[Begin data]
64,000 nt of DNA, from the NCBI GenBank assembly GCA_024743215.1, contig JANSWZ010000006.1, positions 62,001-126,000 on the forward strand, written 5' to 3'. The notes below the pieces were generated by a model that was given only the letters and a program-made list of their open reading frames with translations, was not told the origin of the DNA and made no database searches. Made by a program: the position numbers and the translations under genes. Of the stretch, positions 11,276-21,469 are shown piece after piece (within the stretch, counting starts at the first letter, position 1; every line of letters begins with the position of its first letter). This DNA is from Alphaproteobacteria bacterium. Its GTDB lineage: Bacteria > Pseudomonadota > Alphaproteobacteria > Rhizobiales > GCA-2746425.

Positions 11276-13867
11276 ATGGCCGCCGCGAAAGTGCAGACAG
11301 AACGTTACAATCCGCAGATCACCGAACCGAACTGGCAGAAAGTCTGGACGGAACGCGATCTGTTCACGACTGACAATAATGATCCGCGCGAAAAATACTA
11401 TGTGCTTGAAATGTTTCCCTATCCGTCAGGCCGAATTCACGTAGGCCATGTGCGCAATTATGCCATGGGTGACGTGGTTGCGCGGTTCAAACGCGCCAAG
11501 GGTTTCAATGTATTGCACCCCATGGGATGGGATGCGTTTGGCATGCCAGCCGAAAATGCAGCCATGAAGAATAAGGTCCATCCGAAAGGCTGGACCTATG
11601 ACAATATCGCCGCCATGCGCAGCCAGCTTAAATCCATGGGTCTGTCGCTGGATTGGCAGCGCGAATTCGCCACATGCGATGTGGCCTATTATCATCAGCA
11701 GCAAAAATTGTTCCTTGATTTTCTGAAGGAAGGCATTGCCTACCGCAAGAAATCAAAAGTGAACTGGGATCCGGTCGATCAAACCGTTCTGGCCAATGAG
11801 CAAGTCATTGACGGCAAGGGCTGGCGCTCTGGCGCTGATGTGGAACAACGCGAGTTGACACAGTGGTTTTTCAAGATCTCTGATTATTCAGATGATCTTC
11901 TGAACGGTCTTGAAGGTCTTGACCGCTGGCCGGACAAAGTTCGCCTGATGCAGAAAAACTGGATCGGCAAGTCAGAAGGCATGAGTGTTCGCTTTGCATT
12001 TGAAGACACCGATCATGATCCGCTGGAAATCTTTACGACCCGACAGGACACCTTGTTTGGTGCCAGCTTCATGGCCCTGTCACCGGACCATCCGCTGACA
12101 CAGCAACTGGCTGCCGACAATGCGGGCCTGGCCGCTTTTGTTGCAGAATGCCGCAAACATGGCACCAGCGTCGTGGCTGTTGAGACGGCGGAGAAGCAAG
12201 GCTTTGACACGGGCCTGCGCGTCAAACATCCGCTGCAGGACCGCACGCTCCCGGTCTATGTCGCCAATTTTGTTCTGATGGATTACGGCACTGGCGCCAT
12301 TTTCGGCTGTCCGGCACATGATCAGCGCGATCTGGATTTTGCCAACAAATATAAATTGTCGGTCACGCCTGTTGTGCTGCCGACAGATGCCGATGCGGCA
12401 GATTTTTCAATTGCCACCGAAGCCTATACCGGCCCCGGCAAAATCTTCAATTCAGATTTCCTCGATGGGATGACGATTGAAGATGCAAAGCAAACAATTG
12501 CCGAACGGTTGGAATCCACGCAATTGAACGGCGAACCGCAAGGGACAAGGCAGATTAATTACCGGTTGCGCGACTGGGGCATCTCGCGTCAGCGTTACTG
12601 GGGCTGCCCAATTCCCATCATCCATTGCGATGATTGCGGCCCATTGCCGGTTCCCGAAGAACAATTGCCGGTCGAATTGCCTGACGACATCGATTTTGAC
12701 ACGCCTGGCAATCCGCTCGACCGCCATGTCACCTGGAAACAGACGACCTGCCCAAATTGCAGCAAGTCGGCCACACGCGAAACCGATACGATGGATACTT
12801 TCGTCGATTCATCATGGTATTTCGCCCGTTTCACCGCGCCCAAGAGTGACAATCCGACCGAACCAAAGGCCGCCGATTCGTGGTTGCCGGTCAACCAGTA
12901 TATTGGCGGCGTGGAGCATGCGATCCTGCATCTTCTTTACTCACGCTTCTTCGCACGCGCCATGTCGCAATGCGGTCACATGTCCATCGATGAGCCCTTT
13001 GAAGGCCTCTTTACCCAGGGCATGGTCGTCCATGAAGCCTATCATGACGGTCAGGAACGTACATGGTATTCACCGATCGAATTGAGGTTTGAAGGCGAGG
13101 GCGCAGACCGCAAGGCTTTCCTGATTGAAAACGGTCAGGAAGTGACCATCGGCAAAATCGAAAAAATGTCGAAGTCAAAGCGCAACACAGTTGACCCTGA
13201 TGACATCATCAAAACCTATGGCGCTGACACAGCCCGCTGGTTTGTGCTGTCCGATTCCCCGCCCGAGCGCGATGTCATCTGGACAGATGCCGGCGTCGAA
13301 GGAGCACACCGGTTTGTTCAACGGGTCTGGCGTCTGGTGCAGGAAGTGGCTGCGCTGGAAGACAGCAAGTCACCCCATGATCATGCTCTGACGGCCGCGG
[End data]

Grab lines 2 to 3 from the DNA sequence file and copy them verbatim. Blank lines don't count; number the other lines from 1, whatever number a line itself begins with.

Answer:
Positions 11276-13867
11276 ATGGCCGCCGCGAAAGTGCAGACAG